Now who’s going to cut that diamond?
“As the taxi was cruising down the main boulevard I craned my neck as far as I can, looked up at the towering skyscrapers. I knew I was somewhere exciting, somewhere vibrant, somewhere where things happen and every day is an adventure”
Classic small town girl goes to the big city. The only change is instead of Smallville to Manhattan, it’s Aleppo to Dubai. That excerpt is my friend describing her first visit.
It’s amazing how many of us are in denial on the effect the Gulf has on our daily lives, an effect that will surely grow exponentially in the near future. Let’s forget all the Foreign Direct Investment funneling our way, or the job opportunities and remittances that keep all our economies afloat. I want to focus on two things that get less media attention, but are much more important.
1- Global Image
Burj Khalifah, Masdar, Sex and the City 2, an apocalyptic Dubai video game… The gulf is one Qatari world cup away from being the first thing the world thinks of when “Arab” is mentioned (An Israeli think-tank recently advised officials to call Palestinians Arabs, since “Palestinian” makes you think refugees, bitterness, poverty, whereas “Arab” make you think oil, SUVs and money).
I know most of us have problems with the irresponsibility, immaturity, the hubris. But if you ask me, I prefer the image they’re drawing for us over the current image we have. They’re also growing, with Qatar visibly leading the way: Al-Jazeera English which gave the Arabs a global voice, Sheikha Mozah’s “College Complex”, even the statement that the enormous football stadiums being designed will have removable benches that will be given as charity to poorer countries once the cup is over suggests a different mindset. The Gulf is steadily becoming more mature, and I like it.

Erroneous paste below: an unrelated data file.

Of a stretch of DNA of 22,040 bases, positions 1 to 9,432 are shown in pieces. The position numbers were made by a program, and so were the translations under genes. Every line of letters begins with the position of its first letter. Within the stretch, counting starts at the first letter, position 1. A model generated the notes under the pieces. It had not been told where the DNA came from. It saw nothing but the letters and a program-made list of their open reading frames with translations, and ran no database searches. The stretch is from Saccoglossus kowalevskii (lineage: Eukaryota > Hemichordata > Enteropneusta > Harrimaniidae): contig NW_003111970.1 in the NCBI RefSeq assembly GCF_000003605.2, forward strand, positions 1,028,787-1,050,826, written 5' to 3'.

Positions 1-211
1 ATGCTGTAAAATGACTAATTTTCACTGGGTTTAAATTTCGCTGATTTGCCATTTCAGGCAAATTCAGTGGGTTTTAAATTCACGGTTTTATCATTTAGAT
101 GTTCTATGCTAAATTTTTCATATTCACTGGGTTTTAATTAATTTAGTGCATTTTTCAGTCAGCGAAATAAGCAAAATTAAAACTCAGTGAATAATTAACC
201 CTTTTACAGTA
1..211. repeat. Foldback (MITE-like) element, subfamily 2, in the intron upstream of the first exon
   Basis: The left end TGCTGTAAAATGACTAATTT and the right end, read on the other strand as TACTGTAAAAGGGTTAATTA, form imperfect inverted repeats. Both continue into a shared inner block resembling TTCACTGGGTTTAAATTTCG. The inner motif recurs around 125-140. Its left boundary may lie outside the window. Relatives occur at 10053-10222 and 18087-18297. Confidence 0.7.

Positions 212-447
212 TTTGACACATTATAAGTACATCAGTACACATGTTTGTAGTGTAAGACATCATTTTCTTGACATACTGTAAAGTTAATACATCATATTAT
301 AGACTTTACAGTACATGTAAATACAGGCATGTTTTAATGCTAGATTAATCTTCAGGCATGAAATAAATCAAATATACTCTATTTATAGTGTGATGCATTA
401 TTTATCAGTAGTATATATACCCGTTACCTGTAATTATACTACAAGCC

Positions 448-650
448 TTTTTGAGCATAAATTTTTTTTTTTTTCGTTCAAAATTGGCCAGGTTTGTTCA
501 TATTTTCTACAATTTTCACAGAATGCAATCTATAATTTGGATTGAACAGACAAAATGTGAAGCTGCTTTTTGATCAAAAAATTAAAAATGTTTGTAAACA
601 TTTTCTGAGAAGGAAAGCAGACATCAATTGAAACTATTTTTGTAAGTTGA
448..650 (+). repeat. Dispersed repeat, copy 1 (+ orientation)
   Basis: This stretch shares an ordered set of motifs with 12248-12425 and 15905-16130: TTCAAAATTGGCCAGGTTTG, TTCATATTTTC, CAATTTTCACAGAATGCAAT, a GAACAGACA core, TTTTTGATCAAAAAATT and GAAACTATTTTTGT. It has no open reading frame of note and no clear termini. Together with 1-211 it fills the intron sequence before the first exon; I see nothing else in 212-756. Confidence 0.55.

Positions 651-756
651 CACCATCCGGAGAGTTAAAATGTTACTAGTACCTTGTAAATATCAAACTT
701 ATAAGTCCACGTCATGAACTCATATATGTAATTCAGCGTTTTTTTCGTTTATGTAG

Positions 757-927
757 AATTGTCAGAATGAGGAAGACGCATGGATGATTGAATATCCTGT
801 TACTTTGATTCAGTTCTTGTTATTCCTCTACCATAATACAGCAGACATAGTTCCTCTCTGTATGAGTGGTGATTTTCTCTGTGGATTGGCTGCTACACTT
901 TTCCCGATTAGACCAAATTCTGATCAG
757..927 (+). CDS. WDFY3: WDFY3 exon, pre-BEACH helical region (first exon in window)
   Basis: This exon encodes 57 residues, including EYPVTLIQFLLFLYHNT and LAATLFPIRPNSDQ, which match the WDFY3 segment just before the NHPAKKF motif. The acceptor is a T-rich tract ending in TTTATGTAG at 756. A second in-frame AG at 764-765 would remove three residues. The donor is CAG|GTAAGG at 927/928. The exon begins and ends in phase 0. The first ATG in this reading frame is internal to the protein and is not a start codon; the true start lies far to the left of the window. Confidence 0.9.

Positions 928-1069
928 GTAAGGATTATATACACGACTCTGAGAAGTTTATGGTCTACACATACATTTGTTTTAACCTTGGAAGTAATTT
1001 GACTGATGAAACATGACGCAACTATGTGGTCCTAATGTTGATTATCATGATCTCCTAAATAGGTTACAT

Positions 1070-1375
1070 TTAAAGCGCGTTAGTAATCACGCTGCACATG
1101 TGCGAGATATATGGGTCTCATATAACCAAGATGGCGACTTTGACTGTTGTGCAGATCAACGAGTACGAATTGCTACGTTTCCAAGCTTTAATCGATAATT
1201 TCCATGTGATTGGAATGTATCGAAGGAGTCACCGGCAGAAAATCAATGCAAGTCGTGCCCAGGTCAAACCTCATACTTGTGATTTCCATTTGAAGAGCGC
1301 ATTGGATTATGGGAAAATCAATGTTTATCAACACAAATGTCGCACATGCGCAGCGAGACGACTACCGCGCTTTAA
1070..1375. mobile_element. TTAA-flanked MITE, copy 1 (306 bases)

2- The melting pot:
20% of the population of the Emirates only are Emirati citizens. Every community in the Middle East has a significant presence. Add to that Westerners and South Asians, and you have by far the most multi-cultural nation in a region known for its heterogeneous societies.
All the cooking ingredients are there, but no melting is going on. There’s no heat, no stirring. All the “creativity” I’ve heard till now is finding a new slur word for Levantine Arabs (Zalamehs they call us, turns out only we use that word).
But can you deny the potential? With 80% of them connected, how long is it going to take till some Jordanian blogger from Dubai decides to mix Egyptian and Iraqi cuisine, with a dash of Pakistani? How long till an alternative band in Bahrain decides to mix electric guitars with ethnic melodies? Won’t an age come where what the girls in Abu Dhabi wear define fashion in the region as a whole?
Let’s wait and see…